Disappointed in the quality of your Nexus 5′s camera? A developer by the name of Jishnu Sir over on XDA created a flashable .zip file in hopes to vastly improve the quality of your camera. It’s essentially a whole new app that replaces the stock camera that you currently have. Obviously doing this will require you to unlock your bootloader and have some sort of custom recovery (i.e. ClockworkMod or TWRP). Here’s a full list of what the new camera app adds or improves:
1) Sound Recording now in Stereo with the secondary Mic.
2) Faster Focusing for the camera.
3) Front Camera also records 720P Videos@ 20 Mb/s.
4) Front camera Audio Bitrate@ 192000 Kb/s.
5) AntiBanding default set to 50Hz
6) Focus Range Adjusted.
7) Enhanced Smooth Zoom.
8) Turned Edge Enhancement ON.
If you’d like to read up on some user feedback on how the hack has worked for some, check out the source link which directs you to the XDA thread. If anyone out there is willing to give this a shot, report back in the comment section and let us know your results!
Ever since Google released their Chromecast this past summer, a constant battle has been going on between Google and owners of the device. More specifically, Google has continued to try to maintain control over how a Chromecast can be used and what content it is capable of streaming. Meanwhile, users have been trying to figure out ways to make the device more useful for their purposes and capable of streaming content they are interested in instead of what Google thinks they should be interested in. A new mod called KyoCast from XDA forum member Kyonz is a step in the direction of more freedom, at least for those users who managed to root their device before Google figured out a way to clamp down on that. » Read the rest
Thanks to designgears and Chainfire, the Verizon Wireless Samsung Galaxy Note 3 has been rooted. The bootloader is still locked, but this can only mean that it will be cracked very soon. At least you will be now be able to install apps that require root permission, which many of you need.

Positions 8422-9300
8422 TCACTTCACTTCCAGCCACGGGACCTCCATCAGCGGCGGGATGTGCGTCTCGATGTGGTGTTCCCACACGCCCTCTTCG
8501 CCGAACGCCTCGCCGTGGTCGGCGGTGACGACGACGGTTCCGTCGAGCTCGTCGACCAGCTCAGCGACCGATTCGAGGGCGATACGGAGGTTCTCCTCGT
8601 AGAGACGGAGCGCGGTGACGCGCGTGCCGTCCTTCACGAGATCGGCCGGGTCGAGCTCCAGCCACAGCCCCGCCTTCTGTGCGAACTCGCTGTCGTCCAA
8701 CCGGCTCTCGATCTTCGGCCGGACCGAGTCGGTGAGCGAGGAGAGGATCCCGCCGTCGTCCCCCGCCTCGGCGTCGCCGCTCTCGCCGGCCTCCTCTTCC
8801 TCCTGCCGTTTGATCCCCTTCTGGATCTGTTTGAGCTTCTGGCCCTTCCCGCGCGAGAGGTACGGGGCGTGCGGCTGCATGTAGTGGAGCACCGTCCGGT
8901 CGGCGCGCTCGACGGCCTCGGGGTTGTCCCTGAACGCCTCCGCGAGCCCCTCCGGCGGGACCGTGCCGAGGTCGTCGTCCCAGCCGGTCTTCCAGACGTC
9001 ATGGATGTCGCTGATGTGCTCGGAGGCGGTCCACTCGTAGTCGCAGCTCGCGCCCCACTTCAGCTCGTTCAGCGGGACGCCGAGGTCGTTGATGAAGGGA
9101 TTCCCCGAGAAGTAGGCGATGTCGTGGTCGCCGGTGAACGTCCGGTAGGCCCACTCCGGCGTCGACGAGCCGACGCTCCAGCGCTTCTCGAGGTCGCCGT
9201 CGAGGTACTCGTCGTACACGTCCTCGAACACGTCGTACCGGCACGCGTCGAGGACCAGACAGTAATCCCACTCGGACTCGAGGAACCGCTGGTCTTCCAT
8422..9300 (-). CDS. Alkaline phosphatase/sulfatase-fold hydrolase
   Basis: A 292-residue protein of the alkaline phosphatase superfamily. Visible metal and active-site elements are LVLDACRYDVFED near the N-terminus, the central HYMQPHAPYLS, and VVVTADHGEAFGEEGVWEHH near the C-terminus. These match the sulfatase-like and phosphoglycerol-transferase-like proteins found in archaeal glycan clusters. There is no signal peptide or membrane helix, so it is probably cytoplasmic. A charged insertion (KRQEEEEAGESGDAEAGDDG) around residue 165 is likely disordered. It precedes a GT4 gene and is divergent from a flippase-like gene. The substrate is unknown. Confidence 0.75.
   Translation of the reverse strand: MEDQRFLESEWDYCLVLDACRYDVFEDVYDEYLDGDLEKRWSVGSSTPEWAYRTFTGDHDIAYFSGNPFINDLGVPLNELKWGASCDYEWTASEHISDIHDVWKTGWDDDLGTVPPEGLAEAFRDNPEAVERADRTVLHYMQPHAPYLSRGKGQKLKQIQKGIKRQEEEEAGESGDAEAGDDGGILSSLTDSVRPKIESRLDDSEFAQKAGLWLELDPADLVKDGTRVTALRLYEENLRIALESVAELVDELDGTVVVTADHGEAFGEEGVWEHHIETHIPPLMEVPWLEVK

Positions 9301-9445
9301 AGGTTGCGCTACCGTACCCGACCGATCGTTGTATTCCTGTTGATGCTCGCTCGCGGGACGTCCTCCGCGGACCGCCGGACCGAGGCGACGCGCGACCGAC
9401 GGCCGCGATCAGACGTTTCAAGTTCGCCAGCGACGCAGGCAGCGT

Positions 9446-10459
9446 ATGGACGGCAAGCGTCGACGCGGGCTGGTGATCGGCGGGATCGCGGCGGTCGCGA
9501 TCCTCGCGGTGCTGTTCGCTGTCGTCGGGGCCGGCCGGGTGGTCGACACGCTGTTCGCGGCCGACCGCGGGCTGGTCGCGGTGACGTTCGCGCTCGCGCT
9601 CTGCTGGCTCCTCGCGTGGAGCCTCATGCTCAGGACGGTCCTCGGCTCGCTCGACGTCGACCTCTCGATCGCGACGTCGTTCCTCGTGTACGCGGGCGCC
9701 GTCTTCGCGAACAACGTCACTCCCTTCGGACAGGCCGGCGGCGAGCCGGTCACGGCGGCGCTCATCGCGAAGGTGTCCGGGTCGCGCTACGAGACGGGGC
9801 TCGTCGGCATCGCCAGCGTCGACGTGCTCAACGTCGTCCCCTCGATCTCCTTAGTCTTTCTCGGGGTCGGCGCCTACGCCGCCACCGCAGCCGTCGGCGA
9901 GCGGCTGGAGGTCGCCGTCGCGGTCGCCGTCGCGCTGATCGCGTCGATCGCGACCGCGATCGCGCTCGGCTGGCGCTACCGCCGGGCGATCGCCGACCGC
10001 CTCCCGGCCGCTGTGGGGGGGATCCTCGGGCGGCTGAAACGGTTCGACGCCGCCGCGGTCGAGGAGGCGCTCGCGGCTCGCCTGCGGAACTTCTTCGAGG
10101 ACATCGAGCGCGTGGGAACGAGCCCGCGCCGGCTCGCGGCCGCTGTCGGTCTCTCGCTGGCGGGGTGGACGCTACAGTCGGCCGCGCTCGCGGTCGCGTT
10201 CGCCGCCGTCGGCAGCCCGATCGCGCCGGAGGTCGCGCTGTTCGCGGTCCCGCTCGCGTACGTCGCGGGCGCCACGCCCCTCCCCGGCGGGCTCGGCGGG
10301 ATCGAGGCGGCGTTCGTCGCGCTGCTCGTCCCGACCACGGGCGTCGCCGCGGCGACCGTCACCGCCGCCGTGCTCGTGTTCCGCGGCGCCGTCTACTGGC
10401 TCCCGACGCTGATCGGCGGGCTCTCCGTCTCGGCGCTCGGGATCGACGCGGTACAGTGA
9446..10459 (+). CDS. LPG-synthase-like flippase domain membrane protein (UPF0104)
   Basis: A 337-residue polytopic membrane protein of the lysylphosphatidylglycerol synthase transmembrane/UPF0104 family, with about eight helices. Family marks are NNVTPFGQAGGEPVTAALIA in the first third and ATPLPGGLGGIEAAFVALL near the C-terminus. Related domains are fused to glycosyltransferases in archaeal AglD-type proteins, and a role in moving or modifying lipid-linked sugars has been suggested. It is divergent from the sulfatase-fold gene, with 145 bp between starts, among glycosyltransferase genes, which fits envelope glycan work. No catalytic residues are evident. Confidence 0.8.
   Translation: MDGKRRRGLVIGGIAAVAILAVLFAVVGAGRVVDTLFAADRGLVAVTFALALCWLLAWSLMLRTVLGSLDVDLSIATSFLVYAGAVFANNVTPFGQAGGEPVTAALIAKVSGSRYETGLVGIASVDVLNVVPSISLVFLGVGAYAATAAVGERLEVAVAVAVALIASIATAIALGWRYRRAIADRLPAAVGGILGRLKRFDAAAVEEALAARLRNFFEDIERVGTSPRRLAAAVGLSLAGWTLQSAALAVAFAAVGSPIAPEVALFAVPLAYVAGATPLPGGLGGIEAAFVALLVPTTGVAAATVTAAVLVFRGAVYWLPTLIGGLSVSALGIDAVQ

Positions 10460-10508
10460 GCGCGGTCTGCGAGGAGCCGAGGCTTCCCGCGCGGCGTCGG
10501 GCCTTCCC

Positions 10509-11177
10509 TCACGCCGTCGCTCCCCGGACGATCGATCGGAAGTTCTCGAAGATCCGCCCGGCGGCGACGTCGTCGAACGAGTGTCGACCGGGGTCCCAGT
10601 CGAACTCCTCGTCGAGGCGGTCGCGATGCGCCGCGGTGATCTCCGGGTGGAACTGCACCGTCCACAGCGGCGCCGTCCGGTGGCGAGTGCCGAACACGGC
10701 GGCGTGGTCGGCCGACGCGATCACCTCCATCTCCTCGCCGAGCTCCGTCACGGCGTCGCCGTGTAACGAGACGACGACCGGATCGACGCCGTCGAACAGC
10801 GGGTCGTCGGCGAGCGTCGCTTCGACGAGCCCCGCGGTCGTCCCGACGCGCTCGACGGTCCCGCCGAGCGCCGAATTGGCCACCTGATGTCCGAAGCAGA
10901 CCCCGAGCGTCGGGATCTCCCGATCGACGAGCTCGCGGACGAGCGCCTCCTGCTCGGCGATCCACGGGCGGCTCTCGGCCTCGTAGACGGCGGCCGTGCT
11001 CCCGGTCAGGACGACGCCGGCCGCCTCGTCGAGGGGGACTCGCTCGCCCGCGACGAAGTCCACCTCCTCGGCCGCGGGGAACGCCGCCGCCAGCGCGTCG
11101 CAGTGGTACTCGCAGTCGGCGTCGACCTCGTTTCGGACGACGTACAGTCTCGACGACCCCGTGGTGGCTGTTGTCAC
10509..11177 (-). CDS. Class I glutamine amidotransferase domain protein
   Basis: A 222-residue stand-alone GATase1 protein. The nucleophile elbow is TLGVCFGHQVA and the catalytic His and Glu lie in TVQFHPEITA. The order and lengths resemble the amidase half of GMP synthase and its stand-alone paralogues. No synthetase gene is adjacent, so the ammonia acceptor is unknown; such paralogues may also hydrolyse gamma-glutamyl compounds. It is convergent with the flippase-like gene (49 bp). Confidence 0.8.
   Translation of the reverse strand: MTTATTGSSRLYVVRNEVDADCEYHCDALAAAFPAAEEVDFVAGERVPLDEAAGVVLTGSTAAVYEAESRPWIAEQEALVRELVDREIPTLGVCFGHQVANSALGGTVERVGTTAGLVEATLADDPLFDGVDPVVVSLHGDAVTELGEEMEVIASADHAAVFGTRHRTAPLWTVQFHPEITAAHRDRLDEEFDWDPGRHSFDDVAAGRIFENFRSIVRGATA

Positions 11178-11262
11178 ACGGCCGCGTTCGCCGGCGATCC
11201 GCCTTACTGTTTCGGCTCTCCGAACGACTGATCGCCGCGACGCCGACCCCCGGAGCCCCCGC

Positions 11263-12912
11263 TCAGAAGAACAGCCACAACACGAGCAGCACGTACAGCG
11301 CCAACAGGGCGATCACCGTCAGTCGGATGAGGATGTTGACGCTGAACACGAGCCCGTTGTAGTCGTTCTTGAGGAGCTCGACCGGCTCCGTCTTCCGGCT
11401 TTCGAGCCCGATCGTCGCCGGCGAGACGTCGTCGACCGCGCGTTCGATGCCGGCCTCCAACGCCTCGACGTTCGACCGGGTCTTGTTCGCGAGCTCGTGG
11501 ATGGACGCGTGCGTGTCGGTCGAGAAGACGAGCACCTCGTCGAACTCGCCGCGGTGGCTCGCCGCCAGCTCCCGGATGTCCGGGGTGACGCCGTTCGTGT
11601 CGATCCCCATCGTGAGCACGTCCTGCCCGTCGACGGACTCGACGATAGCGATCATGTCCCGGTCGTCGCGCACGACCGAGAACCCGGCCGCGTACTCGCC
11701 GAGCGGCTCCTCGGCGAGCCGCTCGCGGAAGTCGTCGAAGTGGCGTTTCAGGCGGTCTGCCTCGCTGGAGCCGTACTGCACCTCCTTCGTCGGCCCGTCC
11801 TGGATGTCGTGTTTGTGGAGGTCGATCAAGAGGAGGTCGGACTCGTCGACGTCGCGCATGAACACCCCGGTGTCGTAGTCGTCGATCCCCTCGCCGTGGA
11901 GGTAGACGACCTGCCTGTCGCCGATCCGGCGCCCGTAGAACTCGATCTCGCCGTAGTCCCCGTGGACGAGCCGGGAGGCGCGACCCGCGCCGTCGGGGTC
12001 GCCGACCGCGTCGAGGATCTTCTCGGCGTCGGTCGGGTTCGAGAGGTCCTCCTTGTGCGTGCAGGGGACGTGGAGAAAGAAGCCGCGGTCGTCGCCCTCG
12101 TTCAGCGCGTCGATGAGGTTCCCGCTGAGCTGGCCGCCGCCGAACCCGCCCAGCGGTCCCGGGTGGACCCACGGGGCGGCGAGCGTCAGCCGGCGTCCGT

The tool is called Root de la Vega, which is named after Ralph de la Vega, CEO of AT&T Mobility. A very important feature of this method is the Knox flags will remain intact, thus keeping your warranty. Just hit the source link for full instructions and file download links.
Do you wish your new Galaxy Gear smartwatch ran more than just the specifically designed apps that are available on it? Well, the Gear still runs Android underneath Samsung’s skinned overlay, so it was only a matter of time before someone found out how to make it work. Some clever owners have figured out that if you enable USB debugging on the smartwatch, you can load apps through ADB onto the device. Pretty much all non-Google apps work, including Candy Crush and music and video players. The Google apps don’t work because the watch lacks specific framework apps in the system folder, and there’s no way around that without root.
If you’re the tinkering type, this should definitely cause you to give the Galaxy Gear a second look. Hopefully we’ll see some really cool stuff being done with the Gear before long. If you want specific instructions for your own Galaxy Gear, you can hit the link below to check them out on Ars Technica.